this is my first -- >> one theory to target -- but luckily it's not necessary -- >> are we getting some feedback here? okay. great. thank you. though this is my first hearing on vaping products i understand this is probably the fourth or fifth hearing in the last couple of years on this exact same subject. i think i can speak for my colleagues on both sides of the aisle when i say that no one wants children to have access to tobacco products, including e-cigarettes, and i want to thank the fda for cracking down on enforcement against companies who are targeting children. dr. woodcock, i understand that certain types of tobacco products are inherently less risky than others, for example, smokeless tobacco products are less risky than traditional cigarettes. would you agree with that assessment? >> that is the likely conclusion of the scientific evidence right
now, it isn't definitive, but it's very probable. >> okay. all right. thank you. would you agree that marijuana is a more dangerous product than tobacco? >> i don't know that a direct comparison has been made. i cannot answer that question. >> okay. well, marijuana is certainly illegal right now at the federal level and tobacco is not so i would assume that based on that fact alone that marijuana is a much more dangerous product than tobacco. >> well, it depends on the tobacco. cigarettes are the number one preventable cause of death in the united states. >> okay. >> so when you take that figure into account, the fact that marijuana is a schedule i drug, it's apples and oranges. there is a great deal of mortality and morbidity from cigarette smoking and that's been well-established. >> okay. thank you.
while the health risks of tobacco is certainly a huge concern for my republican colleagues and i, i find it interesting that all of my democratic colleagues that were in office last congress voted in favor of hr-3884, the marijuana opportunity reinvestment and expungement or m.o.r.e. act of 2019 which effectively would legalize marijuana on a federal level. i think if my colleagues were worried about the childhood smoking epidemic they would not have voted for the m.o.r.e. act. further, i am concerned that our chairman krishnamoorthi recently sent a letter to the fda, to you, commissioner, acting commissioner, asking to act to ban menthol cigarettes and e-cigarettes, and i quote from
the letter, the european union banned menthol cigarettes a year ago and the very last line of the letter says if you allow menthol-flavored cigarette sales to continue you fail. that is really strong language. so, you know, this hearing comes so soon after that letter being sent, that letter was sent on april 21st, that i am concerned that the committee's goal of this hearing is not to address the concern of youth vaping, but to strong arm the fda, you, ma'am, into banning menthol cigarettes and e-cigarettes. so, dr. woodcock, is it true that the fda is taking steps to prevent children from using e-cigarettes? >> yes. >> absolutely. do you think that any of those steps are hampering the adult use of e-cigarettes for those who want to kick the habit of traditional cigarettes? >> no. >> no.
okay. all right. great. so we think e-cigarettes are a safer alternative to traditional combustible cigarettes, at least that's what the science currently says. for those who are trying to quit smoking. do you believe that putting limitations on the amount of nicotine in e-cigarette cartridges would hinder adults from switching from the more dangerous combustible cigarettes to e-cigarettes? >> i don't think we have concluded our deliberations on that particular factor. >> okay. all right. all right. then going back to -- to the decriminalizing of marijuana, with many states legalizing or decriminalizing marijuana, what are the fda's plans to quell youth from participating in smoking marijuana? >> i don't think the fda regulates marijuana.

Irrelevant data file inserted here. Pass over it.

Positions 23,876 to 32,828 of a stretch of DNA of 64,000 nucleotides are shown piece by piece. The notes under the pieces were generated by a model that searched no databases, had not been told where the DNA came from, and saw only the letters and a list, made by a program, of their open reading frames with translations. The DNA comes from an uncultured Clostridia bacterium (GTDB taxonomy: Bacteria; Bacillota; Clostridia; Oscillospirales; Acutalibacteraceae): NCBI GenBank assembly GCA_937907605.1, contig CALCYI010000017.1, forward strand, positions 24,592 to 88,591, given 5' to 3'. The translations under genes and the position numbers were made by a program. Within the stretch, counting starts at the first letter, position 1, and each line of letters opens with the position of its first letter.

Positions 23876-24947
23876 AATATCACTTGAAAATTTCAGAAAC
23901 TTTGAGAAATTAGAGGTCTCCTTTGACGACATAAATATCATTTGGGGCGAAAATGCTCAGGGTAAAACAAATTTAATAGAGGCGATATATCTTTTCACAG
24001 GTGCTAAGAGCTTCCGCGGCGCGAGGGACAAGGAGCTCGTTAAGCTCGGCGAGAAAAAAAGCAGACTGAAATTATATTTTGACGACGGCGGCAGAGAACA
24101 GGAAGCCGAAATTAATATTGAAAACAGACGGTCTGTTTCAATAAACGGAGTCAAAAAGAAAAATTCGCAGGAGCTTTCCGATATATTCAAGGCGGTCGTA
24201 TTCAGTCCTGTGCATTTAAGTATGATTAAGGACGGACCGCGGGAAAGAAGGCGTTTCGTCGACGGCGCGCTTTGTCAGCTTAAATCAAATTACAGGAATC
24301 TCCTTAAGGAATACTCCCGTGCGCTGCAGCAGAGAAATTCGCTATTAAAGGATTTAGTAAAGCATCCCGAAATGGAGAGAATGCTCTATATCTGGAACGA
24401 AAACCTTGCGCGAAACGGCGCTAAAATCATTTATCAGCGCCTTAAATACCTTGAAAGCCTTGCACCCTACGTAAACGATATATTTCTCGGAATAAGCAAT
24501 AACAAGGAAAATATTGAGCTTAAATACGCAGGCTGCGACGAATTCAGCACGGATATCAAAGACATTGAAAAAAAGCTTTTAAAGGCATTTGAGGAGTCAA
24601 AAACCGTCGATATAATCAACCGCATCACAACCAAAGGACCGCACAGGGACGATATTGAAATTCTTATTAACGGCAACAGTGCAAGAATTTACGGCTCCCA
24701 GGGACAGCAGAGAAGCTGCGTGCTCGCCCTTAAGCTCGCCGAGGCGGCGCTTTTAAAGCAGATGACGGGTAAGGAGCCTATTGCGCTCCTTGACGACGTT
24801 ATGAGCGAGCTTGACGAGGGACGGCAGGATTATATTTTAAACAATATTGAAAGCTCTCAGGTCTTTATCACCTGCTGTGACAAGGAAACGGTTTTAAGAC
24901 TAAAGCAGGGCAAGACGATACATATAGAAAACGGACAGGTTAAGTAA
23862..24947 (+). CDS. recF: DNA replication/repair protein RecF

>> so you are not -- there's no -- there's nothing that the fda is doing in that regard? >> right now currently it's a schedule i drug as we said. >> right. >> so we don't regulate it as a medical product, where tobacco, congress passed a special law that caused fda to regulate tobacco products. >> okay. >> so generally fda regulates food and drugs, medical products, devices. >> does the fda have any concern with the legalization of marijuana? >> well, i think all in the biomedical community are concerned about availability and managing availability of any drugs that have the potential, you know, psycho active drugs and so forth, yes. >> okay. >> and the potential impact on youth in particular. >> i think it's a very, very dangerous path to go down, the legalization of marijuana. so thank you very much and with that i yield back.
>> thank you, congressman clyde. now i recognize congresswoman bush for five minutes. >> thank you, chairman, for convening this critical hearing today. as a nurse, i know just how important health is for our young adults whose minds and bodies are still growing every single day. vaping products by juul present an immediate threat to adolescent health. nearly two-thirds of juul users age 15 to 24 don't even know that juul contains nicotine which can contribute to lung disease, heart disease and partial brain damage. the fda must take drastic steps to ban the uses of juul -- usage of juul products and minimize the negative impact on our youth. dr. woodcock, big tobacco has a long history of twisting science to meet its needs. i was dismayed to learn that juul bought itself an entire issue of american journal of health behavior to bolster its application for fda approval. 12 of the 13 papers in the
journal issue were either written by either juul employees or their associates. so, yes or no, do you agree that the fda should take into consideration the source of a supposedly scientific study before giving weight to its findings? >> fda always takes into account the source, obviously many of the studies of medical products are done by the sponsors of the products and there are many safeguards that are put into place. so we look very carefully at the validity of any data that might be published. >> so there were 12 of the 13 papers in one journal, how can the fda trust the scientific method and the conclusions of the 12 scientists who were directly funded by juul? >> well, i think we have many sources of information that only being one and as we've been